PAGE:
Press Release

Valley County residents can help avoid bear conflicts by storing food and garbage properly

With fall approaching, Idaho’s black bears are on the move and preparing for denning season, seeking out and gobbling up food to help them pack on the pounds.

This annual race to put on as much weight as possible before going into hibernation begins in mid-summer and lasts into early fall. Not coincidentally, this time of year is when Fish and Game staff receive the most reports of black bears causing problems in Valley County neighborhoods and elsewhere in Idaho. This year is no exception.

“We’ve had a ton of reports of problem bears coming in from all over the Valley County in the past few weeks,” said District Conservation Officer Marshall Haynes. "And the majority of these bear problems are created by bad human habits in our communities.”

Conflicts happen when bears score an easy meal in town

Heading into the winter, black bears can pack on as much as 30 pounds per week and add about 4-5 inches of body fat prior to denning. To do that, they need to consume around 20,000 calories per day, so bears are continually on the hunt for food that’s high in protein and fat.

In Idaho mountain towns like McCall, Donnelly and Cascade, which sit right in the middle of bear habitat, bears will always move through town looking for good smells and food. Unfortunately, they often find human food sources – such as garbage, pet food or bird feeders – all of which are high in calories and readily available. That’s when the problems start.

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“If they find something tasty, they’ll remember that and visit again. If they continue to find food, your house and your neighborhood will become a regular stop on their circuit,” said Regan Berkley, regional wildlife manager in the McCall Subregion.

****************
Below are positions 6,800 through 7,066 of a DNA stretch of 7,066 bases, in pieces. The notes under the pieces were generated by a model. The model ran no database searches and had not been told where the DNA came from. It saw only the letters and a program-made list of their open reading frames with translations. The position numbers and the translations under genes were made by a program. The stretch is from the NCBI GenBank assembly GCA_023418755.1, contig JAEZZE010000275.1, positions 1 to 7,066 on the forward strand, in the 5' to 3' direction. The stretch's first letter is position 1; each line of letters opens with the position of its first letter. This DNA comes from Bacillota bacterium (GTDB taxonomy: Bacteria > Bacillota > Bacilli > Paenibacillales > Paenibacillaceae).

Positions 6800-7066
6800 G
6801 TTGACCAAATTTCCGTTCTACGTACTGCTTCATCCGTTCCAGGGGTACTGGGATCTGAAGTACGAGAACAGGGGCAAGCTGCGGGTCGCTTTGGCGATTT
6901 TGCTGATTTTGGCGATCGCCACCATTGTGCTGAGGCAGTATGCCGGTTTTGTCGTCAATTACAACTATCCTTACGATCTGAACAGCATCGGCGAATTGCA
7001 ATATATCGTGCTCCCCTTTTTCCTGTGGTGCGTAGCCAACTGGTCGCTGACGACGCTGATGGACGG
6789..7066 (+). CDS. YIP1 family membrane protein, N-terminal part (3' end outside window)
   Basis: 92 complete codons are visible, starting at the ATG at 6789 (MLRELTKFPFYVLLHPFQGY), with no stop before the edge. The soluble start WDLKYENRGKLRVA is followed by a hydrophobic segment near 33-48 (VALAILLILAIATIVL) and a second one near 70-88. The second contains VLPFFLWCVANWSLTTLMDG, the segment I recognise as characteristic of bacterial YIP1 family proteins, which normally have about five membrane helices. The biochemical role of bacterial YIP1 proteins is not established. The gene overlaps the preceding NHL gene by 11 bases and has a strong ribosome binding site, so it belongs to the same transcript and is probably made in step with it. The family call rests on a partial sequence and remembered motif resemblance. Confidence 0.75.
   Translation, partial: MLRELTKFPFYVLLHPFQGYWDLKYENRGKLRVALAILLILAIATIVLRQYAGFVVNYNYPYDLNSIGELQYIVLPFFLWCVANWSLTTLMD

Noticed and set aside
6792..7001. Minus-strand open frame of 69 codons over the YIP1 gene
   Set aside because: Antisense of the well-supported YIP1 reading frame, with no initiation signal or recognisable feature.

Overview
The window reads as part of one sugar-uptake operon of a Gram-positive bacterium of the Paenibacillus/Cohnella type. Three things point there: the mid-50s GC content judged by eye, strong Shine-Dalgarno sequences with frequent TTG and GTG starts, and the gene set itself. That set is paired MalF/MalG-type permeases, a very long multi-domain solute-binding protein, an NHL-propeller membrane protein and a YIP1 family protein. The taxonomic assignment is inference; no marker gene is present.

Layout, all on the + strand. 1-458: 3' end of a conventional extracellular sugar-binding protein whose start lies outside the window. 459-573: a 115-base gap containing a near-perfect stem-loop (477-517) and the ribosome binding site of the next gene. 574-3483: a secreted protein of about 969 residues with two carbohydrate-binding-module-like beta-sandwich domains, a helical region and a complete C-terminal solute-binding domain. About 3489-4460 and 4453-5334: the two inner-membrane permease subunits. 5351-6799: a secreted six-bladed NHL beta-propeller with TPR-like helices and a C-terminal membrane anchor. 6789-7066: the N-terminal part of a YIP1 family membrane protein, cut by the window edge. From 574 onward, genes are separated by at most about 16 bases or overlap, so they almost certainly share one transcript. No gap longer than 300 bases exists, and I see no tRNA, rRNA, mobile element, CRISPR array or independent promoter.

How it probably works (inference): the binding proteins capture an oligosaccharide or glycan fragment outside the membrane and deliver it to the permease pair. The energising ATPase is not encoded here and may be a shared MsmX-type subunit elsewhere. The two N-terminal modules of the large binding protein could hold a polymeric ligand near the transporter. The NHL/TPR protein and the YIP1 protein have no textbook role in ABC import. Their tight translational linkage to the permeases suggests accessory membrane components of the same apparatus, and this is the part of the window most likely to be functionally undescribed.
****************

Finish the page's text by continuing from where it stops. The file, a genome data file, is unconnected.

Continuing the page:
It usually goes from bad to worse

Finding food inadvertently provided by people is bad for bears and people, and it often ends with a dead bear because when the animals find a regular food source in neighborhoods, they become less fearful of people.

“They can grow impatient or even pushy in their search for food and may not leave when you try to scare them away, because the promise of food overcomes their fear of people,” Berkley added. “And that is a dangerous situation.”

When it becomes evident that a bear has become excessively habituated to that food source, or has lost its wariness of humans, biologists and conservation officers often have no choice but to trap and kill the bear. These bears cannot be moved, because research shows they will quickly travel long distances to seek out human foods in their new locations.

“We cannot responsibly move a habituated bear knowing it will likely visit the nearest campground or neighborhood,” said Haynes. “This is why we use the adage, ‘A fed bear is a dead bear.’ Once a bear becomes habituated, that is almost always the only option, and it’s the last thing any of us want to do.”

Keeping bears wild and away from homes takes effort and cooperation

Luckily, there are a lot of things that people can do to prevent black bears from becoming habituated, protecting both the residents in their neighborhood and the black bears moving through it.

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The key to keeping Idaho bears wild is to not allow them to access human food sources around neighborhoods and homes. Black bears have been roaming North America for the last 500,000 years – they are well-equipped to survive without human food by foraging primarily on grasses, buds, forbs, insects, berries, and occasionally meat.

Bears are extremely intelligent and can learn very quickly to associate people with food. The presence of unsecured human food sources like residential garbage, bird feeders, dog food, chicken coops, or even fruit trees causes human/bear conflicts that rarely end well for the bears, and often means a messy, and likely unsafe, situation for a property owner.

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Idaho Fish and Game

Following the steps below helps protect both you and the bears:

  • Remove bird feeders between April and mid-November
  • Feed pets inside
  • Get a bear-resistant trash can and use it properly; don’t tamper with latches, prop them open, or over fill them. If you don’t have a bear-resistant can or if there is too much trash to fit in the can, keep it in a garage until the morning of pickup.
  • Do not keep coolers, refrigerators, or freezers outside
  • If a bear has already visited your place and found food, take the above steps right away. The bear will likely pay you a couple more visits, but if it finds no food, it will eventually move on
  • Valley County residents can report bear problems to Fish and Game staff in McCall so that they can monitor the situation: (208) 634-8137